Summer festival giving back to kids

16:00, Jan 28 2013
SHINING HOPE: Sunflowers, like those held by Make-A-Wish chief executive officer Carolyn MacDonell, can be picked for a gold coin donation at the Field of Dreams Summer Festival fundraiser.

A field of wishes waits to be granted for seriously ill children.

Sunflowers among about 90,000 growing on a Gulf Harbour hillside can be picked by visitors to the Field of Dreams Summer Festival there from February 28 to March 24. A gold coin donation for every flower goes to the children's charity Make-A-Wish Foundation.

The festival at Gulf Harbour Marina's Fairway Bay and Hobbs Wharf will raise funds so the foundation can grant the wishes of children with life-threatening medical conditions. This is one of the most ambitious fundraising programmes undertaken by the foundation, Make-A-Wish New Zealand chief executive officer Carolyn MacDonell says.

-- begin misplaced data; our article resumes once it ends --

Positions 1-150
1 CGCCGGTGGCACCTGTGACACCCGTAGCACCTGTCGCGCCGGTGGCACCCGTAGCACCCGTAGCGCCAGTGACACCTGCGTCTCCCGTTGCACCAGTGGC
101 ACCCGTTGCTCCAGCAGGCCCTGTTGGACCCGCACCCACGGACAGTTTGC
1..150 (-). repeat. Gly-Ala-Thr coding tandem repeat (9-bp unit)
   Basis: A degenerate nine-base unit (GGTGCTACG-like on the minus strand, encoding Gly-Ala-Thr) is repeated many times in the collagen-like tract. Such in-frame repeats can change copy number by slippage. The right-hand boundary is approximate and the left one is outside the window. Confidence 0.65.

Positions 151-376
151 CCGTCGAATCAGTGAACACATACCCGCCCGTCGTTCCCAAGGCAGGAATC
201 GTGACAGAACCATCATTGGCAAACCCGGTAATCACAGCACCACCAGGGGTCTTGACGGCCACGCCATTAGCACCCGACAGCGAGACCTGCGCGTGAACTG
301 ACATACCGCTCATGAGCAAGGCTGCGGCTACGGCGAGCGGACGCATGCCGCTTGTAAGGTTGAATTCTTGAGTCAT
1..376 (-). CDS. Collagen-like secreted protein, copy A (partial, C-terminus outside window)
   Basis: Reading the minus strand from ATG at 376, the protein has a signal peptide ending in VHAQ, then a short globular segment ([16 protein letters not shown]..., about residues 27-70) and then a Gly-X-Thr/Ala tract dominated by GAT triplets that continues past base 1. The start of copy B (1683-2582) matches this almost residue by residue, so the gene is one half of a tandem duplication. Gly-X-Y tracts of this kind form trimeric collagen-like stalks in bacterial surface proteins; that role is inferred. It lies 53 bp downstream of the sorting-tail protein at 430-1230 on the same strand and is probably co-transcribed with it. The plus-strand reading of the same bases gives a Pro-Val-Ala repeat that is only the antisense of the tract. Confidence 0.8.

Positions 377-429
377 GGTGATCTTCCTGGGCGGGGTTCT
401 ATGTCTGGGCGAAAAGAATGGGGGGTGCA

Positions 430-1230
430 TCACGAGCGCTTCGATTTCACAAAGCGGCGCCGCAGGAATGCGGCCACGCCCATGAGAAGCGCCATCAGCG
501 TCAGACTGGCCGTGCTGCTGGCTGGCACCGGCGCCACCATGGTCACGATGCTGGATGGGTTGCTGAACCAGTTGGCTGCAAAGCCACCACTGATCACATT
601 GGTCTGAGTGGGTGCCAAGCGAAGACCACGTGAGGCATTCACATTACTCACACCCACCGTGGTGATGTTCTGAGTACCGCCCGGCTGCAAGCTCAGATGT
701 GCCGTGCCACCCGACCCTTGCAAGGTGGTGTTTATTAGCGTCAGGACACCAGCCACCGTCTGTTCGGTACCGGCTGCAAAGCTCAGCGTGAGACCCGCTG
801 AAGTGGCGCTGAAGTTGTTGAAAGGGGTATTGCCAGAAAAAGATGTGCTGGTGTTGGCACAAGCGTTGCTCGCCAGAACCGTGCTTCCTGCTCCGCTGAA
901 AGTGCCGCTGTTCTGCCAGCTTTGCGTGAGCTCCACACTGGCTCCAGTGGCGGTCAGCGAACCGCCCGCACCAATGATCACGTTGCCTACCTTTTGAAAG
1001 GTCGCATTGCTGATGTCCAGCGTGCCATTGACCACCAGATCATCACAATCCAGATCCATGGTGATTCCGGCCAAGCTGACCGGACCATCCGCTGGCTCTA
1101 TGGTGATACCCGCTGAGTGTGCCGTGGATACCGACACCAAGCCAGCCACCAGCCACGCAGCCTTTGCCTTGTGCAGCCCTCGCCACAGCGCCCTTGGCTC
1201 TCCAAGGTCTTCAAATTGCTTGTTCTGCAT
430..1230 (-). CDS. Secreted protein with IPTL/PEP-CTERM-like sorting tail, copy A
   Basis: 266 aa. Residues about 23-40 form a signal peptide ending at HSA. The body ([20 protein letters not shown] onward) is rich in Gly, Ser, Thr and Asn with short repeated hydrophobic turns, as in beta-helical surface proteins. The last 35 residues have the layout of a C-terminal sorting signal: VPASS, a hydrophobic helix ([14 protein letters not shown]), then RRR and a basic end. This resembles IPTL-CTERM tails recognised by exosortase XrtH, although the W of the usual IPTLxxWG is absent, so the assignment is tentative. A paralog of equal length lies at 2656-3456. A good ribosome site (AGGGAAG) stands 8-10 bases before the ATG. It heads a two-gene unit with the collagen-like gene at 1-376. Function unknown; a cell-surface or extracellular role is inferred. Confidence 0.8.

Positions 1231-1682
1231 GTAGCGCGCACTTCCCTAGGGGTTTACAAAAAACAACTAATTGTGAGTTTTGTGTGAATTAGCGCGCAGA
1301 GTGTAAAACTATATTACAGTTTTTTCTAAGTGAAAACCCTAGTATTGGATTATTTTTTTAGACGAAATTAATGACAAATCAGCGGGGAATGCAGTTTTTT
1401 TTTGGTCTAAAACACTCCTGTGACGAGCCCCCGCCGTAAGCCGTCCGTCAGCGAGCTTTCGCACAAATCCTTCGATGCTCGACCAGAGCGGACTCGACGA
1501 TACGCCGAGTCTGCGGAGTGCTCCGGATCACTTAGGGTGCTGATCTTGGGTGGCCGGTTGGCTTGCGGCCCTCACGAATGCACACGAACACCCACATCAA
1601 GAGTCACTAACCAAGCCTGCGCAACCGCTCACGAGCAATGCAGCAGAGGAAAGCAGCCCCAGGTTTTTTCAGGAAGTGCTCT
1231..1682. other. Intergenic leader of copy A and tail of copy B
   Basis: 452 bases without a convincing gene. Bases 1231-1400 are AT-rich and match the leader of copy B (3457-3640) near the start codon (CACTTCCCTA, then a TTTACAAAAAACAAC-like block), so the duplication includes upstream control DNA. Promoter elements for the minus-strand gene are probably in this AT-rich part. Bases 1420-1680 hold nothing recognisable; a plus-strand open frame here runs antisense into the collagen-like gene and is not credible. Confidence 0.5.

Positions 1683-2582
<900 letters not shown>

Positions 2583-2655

"It has the potential to raise more money, which will fulfil more wishes, than many other activities the organisation has previously undertaken," she says. Visitors can dine at cafes, play in the water, shop at markets, picnic, and enjoy open-air movies every evening from Thursday to Sunday, with family movies playing on Saturday.

Mrs MacDonell says Make-A-Wish is thrilled with the support coming from organisations in the Auckland region and around Whangaparaoa.

"We're so excited to be able to use Fairway Bay for these activities," she says. "It's a beautiful setting right next to the water which makes it a brilliant place to run these events that will be fun for everyone."

Mrs MacDonell says wishes are essential for sick children. The impact of a wish is not limited to the immediate emotional effects on recipients, as it also impacts "thousands of people" who have been involved with Make-A-Wish, she says. "Our mission is to enrich the human experience with hope, strength, and joy.

Make-A-Wish expects to grant more than 200 wishes this year.


Rodney Times